President Kennedy Left Lasting Impression in Las Vegas - 8 News NOW

President Kennedy Left Lasting Impression in Las Vegas

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The Las Vegas Convention Center The Las Vegas Convention Center

LAS VEGAS -- On Sept. 28 1963, President John F. Kennedy visited Las Vegas. He was winding up a 50-day trip around the United States. Two months later he was assassinated in Dallas, Texas.

The president ended his cross-country trip in Las Vegas. It was in the midst of the Cold War and he spoke of the United States having a shield of strength. But he added despite military buildups, alliances with other countries and improved defenses, it was all useless unless the American society itself was prosperous.

The cool fall air, along with excitement and enthusiasm, filled the old Las Vegas Convention Center rotunda.

"It was packed, absolutely packed," said Sarah Denton who brought her three young children to see the president.

Her husband had run the Kennedy campaign in Nevada and less than three years later Kennedy visited the state.

"I think he was emphasizing what his plan was for the rest of his term and of course getting ready to run again," Denton said.

Kennedy had plans for the Silver State. He wanted the Lake Mead Hoover Dam area to be given permanent national park status and water from the lake to be used for the growth of Las Vegas. He said Lake Tahoe needed to be preserved and Nevada's rangeland explored for resources.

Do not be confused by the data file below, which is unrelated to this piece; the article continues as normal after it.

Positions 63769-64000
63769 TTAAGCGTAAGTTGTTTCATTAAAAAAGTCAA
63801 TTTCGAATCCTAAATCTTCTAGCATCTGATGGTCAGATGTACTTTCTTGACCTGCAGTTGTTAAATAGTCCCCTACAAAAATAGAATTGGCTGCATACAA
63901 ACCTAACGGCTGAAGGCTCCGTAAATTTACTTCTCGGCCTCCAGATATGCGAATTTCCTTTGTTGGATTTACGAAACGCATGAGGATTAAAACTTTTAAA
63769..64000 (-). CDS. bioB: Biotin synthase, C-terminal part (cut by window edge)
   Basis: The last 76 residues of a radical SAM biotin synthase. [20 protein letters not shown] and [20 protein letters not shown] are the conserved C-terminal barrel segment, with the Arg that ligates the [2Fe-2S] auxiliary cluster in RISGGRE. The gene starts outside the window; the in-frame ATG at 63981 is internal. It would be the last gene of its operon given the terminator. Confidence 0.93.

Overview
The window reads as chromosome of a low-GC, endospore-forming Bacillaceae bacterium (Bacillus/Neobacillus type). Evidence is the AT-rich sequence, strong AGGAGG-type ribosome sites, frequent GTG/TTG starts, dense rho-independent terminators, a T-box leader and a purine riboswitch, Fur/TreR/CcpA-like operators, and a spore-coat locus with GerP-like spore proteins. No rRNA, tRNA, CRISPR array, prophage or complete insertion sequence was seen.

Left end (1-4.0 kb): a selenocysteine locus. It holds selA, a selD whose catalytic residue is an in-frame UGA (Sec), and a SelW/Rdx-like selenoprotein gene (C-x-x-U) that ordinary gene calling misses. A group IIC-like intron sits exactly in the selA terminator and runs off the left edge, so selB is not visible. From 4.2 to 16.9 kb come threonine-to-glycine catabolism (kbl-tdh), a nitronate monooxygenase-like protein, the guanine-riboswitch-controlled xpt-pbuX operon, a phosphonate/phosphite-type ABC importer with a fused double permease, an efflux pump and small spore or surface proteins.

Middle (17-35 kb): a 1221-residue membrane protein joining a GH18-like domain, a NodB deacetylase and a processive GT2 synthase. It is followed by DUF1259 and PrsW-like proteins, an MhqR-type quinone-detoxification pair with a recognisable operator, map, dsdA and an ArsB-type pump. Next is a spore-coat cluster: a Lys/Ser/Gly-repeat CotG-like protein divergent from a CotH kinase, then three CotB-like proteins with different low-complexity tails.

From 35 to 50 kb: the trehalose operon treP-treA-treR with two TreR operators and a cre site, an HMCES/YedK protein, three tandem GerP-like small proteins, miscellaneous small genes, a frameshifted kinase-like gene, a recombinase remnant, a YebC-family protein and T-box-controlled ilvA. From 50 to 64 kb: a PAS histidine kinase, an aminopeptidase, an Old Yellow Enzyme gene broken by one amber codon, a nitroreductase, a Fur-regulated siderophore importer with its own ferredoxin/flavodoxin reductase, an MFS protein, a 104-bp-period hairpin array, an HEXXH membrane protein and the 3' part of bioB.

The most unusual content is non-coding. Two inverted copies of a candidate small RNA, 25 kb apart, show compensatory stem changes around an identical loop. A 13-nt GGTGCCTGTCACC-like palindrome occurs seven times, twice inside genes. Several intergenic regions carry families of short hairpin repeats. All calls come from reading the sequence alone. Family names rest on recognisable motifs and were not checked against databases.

President Kennedy's Speech

"I think he and Eleanor Roosevelt were the forerunners on environment, and cleaning up, and making sure we kept our waterways clean and our air clean," Denton said.

The speech centered around two points still critical today -- education and environment. Kennedy remarked "we ought to keep our children in school and we ought to make them work and we ought to have the best teachers." He continued that it was important "to use what nature has given us and, wherever we can, to improve it…"

The president said, in the years after World War II, this generation of Americans had done much but the focus now needed to be on providing a home for future generations. Two months after his Las Vegas visit, President Kennedy was killed.

"It was like a member of our family was gone, everybody was in mourning, it was a sad time for our country," Denton said.

His words still resonate her.

"I just have a new great-grandson, four months old and I look at him, and I hope the world is a good place when he grows up," she said.

Denton became involved in politics a few years later. She ran Senator Howard Cannon's office for 15 years and continued volunteering for Congresswoman Dina Titus, Shelley Berkley, and Senator Harry Reid.

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